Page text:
- Teen angles: There's new Pew data on how teens use online video, streaming media and video chat. You'll learn everything from which age groups among teens are more likely to make and upload video, how widespread chat is, and how girls' use of video online is shifting. Read that along with this data from the University of Alabama and the National Science Foundation, in which 75 percent of the homeless young people surveyed report using social media.
- Don't forget it. Reddit: President Obama took to Reddit last week to do an AMA ("Ask me anything") session. Now Reddit has the early numbers on the scope of the Obama AMA, starting with the nearly 3 million views of the session while it was live. An unprecedented campaign moment, and it's great to have this documentation. Here's a look at why he'd choose Reddit over either Twitter or Facebook for such an outing.
- Where's the *finally* button? Try this pause button for email.
- Life-saver? The startup Practice Fusion, a database for medical professionals and their patients, now has data from more than 50 million patients. And apparently at least one life has been saved by it, so far.
- Jump into this river: Replace your widgets of tweetstreams with Twitter's new embedded timelines.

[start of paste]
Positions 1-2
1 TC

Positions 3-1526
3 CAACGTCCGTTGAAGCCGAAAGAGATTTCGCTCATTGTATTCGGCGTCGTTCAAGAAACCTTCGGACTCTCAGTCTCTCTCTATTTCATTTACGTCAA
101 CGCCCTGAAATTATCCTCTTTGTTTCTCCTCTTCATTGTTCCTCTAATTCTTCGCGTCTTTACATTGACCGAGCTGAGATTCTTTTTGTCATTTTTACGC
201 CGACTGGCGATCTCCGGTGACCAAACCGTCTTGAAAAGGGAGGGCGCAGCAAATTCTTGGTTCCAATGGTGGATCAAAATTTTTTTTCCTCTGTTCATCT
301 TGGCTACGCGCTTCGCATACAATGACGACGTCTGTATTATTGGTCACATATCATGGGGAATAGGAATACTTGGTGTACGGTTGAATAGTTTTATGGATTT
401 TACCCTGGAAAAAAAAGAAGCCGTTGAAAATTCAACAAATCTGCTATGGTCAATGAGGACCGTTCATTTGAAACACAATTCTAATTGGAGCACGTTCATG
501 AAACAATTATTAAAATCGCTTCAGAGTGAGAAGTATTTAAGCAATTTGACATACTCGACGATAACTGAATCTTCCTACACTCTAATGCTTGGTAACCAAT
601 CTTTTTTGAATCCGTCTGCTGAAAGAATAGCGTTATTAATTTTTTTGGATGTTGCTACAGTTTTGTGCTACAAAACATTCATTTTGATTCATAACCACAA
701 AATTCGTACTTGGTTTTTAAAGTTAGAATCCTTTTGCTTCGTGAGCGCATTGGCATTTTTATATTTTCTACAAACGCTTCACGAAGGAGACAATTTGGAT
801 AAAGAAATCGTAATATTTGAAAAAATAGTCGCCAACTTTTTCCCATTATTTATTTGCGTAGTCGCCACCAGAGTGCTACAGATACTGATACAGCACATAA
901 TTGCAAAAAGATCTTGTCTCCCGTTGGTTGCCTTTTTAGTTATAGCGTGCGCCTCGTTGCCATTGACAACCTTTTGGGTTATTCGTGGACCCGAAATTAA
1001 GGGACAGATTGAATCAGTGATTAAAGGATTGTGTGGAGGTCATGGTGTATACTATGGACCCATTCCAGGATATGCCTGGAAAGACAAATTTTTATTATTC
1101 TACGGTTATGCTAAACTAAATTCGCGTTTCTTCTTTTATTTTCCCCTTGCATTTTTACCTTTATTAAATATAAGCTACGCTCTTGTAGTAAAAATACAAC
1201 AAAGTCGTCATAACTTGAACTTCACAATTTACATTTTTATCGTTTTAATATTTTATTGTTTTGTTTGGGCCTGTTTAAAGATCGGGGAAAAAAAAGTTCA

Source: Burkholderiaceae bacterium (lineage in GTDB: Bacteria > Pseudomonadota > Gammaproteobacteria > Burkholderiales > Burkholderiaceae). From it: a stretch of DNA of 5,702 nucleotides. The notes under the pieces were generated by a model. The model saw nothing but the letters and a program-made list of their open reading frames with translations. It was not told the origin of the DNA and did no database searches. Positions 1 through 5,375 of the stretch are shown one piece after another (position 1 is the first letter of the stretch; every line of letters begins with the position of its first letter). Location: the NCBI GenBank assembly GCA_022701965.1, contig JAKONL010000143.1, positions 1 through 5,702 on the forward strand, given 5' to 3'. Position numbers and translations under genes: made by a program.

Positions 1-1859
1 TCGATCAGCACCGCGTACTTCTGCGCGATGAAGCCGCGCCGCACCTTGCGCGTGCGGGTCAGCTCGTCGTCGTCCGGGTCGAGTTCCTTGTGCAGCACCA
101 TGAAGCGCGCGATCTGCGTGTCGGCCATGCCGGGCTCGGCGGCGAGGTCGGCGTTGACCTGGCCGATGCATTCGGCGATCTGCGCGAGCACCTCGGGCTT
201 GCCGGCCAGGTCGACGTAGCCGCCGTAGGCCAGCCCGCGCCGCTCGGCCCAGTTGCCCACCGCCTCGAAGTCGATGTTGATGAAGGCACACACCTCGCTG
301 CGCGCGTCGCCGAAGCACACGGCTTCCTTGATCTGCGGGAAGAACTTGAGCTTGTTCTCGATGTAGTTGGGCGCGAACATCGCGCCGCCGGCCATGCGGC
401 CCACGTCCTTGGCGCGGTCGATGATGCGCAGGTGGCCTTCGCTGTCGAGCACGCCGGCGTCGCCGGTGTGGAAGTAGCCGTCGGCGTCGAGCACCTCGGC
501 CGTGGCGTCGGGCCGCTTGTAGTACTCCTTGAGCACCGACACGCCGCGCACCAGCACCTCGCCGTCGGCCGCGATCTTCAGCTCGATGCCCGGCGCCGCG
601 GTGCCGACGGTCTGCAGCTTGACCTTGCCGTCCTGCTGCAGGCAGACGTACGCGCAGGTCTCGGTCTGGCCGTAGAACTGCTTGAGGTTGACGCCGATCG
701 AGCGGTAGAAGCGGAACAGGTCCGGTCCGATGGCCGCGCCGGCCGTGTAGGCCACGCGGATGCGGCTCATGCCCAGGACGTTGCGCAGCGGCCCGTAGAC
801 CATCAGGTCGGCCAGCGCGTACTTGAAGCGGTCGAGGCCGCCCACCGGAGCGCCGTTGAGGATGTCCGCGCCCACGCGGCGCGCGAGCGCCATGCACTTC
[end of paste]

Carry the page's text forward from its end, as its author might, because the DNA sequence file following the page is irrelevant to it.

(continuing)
- Quote review dies on at least one campus: College communications offices, heads up: Harvard has been requiring student reporters from the Crimson to submit to pre-publication quote review after interviewing administrators. Now the paper has announced it will no longer allow the practice. The move follows an uproar after it was learned that both presidential political campaigns have a similar arrangement with some major news outlets.
- Infographic nirvana: Visual.ly blog has a great post on infographics and visualizations as tools for the mind, and here's a free-with-signup template for building infographics in PowerPoint.
I'm so glad you put down the presentations and remotes and spent the start of your weekend here with me. Enjoy your weekend!